Legal Requirements for Websites and Online Businesses
Starting a business these days doesn’t necessarily mean renting a property, purchasing stock or setting up a shop front. In fact, more and more entrepreneurs are setting up and running very successful businesses from the comfort of their own homes. E-commerce is a hallmark of the modern age, and with the rising demand for online shopping, it’s becoming clear that this type of business is the way of the future. If you want to be where the action is, it might be wise to consider this business model but be sure to know the legal requirements and website laws in place for your country.
Do I need a Registered Business Number?
Just because your online business doesn’t require a building permit or land zoning, doesn’t mean that it is regulation free. It is important to take time to familiarize yourself with the legal requirements of your website and make sure you comply with the regulations surrounding that business type.
In Australia for example, one of the most common questions asked by the owners of small or medium sized businesses is ‘does my business website need an ABN (Australian Business Number)?’
While it may not actually be a necessity, strictly speaking, it is certainly advisable for an online business to have an ABN. Indeed, if you wish to register your own domain space, it is essential. Websites which finish with ‘.com.au’ or ‘.net.au’ are required by law to have an ABN.
Other benefits of a Business Number include:
- Exclusive access to your domain name, for the length of your business licence. Because your domain space is registered, you have exclusive access to that name, which will become invaluable as your business grows and becomes known among the online community.
- Certain benefits relating to PAYG tax and the ability to register for GST.
- Generally simpler and more straightforward dealings with the ATO and other businesses.
Do I really need a Terms and Conditions page?
We tend to think of the Terms and Conditions page as that boring stuff at the end of a website, and 9 times out of 10 you probably don’t even read it! Boring as it may be, when it comes to your own business website, it’s a smart thing to include.
Terms and Condition most likely isn’t a lawful requirement, but it is another way of limiting your liability and protecting your rights with regard to your website content. Think of it as the framework that is going to hold up your case if you are taken to court because it sets out the terms of the contract between you and your customer.
- What information you are collecting from your website visitors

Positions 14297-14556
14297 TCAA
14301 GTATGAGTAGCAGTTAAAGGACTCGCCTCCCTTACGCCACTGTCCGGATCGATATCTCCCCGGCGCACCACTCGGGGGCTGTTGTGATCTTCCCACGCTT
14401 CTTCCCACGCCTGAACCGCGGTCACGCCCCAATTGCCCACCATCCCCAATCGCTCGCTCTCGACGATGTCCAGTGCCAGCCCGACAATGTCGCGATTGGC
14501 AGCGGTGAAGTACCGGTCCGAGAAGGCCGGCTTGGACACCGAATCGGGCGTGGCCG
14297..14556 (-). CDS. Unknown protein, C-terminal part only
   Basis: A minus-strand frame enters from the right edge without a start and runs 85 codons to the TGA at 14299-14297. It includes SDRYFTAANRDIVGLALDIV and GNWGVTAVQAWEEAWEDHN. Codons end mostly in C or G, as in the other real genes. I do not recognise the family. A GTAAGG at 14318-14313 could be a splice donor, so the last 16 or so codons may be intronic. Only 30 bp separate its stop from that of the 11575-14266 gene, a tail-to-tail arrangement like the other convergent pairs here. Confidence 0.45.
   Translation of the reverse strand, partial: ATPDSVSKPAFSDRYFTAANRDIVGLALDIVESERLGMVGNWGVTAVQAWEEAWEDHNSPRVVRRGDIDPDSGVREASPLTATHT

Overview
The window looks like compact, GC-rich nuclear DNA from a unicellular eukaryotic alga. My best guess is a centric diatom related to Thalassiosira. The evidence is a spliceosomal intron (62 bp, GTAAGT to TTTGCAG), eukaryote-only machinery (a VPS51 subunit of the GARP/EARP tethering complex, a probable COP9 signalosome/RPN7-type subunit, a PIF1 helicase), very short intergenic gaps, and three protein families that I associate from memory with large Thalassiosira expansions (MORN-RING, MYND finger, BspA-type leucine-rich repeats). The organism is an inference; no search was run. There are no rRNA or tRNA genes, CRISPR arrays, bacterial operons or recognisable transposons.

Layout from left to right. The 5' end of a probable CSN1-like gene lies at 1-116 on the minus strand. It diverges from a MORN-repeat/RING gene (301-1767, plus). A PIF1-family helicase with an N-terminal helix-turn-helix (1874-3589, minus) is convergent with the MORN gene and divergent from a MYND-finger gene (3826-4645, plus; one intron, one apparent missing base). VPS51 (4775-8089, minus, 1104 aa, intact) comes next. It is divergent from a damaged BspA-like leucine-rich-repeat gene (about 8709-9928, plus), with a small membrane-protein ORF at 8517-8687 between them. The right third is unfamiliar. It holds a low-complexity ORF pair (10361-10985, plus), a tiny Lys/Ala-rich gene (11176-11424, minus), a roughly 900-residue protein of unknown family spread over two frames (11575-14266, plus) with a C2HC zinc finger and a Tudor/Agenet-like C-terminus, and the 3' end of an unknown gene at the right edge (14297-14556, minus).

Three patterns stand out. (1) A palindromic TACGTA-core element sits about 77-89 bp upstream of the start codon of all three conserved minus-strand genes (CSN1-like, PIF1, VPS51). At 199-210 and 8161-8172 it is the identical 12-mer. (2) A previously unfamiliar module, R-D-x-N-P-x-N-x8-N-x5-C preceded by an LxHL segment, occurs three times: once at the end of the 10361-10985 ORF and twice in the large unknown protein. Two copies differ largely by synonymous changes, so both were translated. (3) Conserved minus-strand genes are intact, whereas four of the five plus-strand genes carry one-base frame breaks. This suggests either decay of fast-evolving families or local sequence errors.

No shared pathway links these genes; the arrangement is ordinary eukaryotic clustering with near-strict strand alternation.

- Who is collecting the information (i.e. your business name and contact details)
- How you will protect and store their information
- How you intend to use their information
- Who has access to the information and how long it is stored for
- Whether it is optional to provide information
Is a Website Disclaimer necessary?
Your website contains information, and yes, you try to keep it as up-to-date as possible, but how can you guarantee that it is 100% accurate all the time, or be responsible if somebody misinterprets information? Especially if your site contains links to outside sources over which you have zero control…
This is where a Website Disclaimer becomes essential. Regardless of the size of your business, you do not have total control over who views your website or how these viewers will interpret or rely on the information given on your site. It is, therefore, necessary to limit liability where possible and state your commitment to providing accurate information, to the best of your ability and knowledge.
So, where to start?
There is plenty of information online and various sites that will help you in putting together the legal side of your website. If you don’t feel comfortable doing it yourself, there is also plenty of professional help available to assist you too. It may be advisable to enlist the skill of an attorney or legal professional especially if transactions are going to be processed via your site. The last thing you want is a disgruntled customer taking legal action against you, so you need to be sure you are covered against this from every possible angle.
Your business website is a long-term investment and it’s worth doing it properly the first time. Taking time to cover these legal aspects of your business could be the difference between success and failure, so the time you spend in this area is never wasted!
Louise Procter is a Marketing Assistant and Content Developer for TheOnlineCo. She is also their resident “Mrs. Have a chat.” Louise enjoys building connections with people and combining her love of writing with her love of meeting new people.